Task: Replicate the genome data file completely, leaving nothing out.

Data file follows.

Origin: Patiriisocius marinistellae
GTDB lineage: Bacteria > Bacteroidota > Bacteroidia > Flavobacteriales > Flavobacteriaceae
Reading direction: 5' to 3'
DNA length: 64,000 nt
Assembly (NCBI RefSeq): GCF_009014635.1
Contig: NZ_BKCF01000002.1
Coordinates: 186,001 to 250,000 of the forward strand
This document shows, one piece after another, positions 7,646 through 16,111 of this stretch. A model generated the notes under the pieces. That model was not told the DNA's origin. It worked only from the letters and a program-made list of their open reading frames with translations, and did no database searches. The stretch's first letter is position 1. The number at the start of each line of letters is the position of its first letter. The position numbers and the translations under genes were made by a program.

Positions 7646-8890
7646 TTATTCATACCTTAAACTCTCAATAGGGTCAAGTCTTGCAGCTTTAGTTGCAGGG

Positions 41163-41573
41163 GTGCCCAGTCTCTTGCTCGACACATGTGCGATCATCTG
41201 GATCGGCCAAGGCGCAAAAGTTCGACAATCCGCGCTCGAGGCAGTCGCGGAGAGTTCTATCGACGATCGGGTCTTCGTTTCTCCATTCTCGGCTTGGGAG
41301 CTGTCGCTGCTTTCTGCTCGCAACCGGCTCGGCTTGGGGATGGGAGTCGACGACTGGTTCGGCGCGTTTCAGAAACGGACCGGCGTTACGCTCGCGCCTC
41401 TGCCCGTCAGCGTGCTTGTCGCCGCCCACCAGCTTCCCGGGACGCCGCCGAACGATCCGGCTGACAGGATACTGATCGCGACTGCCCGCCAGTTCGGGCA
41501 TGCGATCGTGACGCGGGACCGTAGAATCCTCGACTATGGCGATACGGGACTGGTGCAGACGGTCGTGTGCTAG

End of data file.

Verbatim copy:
Origin: Patiriisocius marinistellae
GTDB lineage: Bacteria > Bacteroidota > Bacteroidia > Flavobacteriales > Flavobacteriaceae
Reading direction: 5' to 3'
DNA length: 64,000 nt
Assembly (NCBI RefSeq): GCF_009014635.1
Contig: NZ_BKCF01000002.1
Coordinates: 186,001 to 250,000 of the forward strand
This document shows, one piece after another, positions 7,646 through 16,111 of this stretch. A model generated the notes under the pieces. That model was not told the DNA's origin. It worked only from the letters and a program-made list of their open reading frames with translations, and did no database searches. The stretch's first letter is position 1. The number at the start of each line of letters is the position of its first letter. The position numbers and the translations under genes were made by a program.

Positions 7646-8890
7646 TTATTCATACCTTAAACTCTCAATAGGGTCAAGTCTTGCAGCTTTAGTTGCAGGG

Positions 41163-41573
41163 GTGCCCAGTCTCTTGCTCGACACATGTGCGATCATCTG
41201 GATCGGCCAAGGCGCAAAAGTTCGACAATCCGCGCTCGAGGCAGTCGCGGAGAGTTCTATCGACGATCGGGTCTTCGTTTCTCCATTCTCGGCTTGGGAG
41301 CTGTCGCTGCTTTCTGCTCGCAACCGGCTCGGCTTGGGGATGGGAGTCGACGACTGGTTCGGCGCGTTTCAGAAACGGACCGGCGTTACGCTCGCGCCTC
41401 TGCCCGTCAGCGTGCTTGTCGCCGCCCACCAGCTTCCCGGGACGCCGCCGAACGATCCGGCTGACAGGATACTGATCGCGACTGCCCGCCAGTTCGGGCA
41501 TGCGATCGTGACGCGGGACCGTAGAATCCTCGACTATGGCGATACGGGACTGGTGCAGACGGTCGTGTGCTAG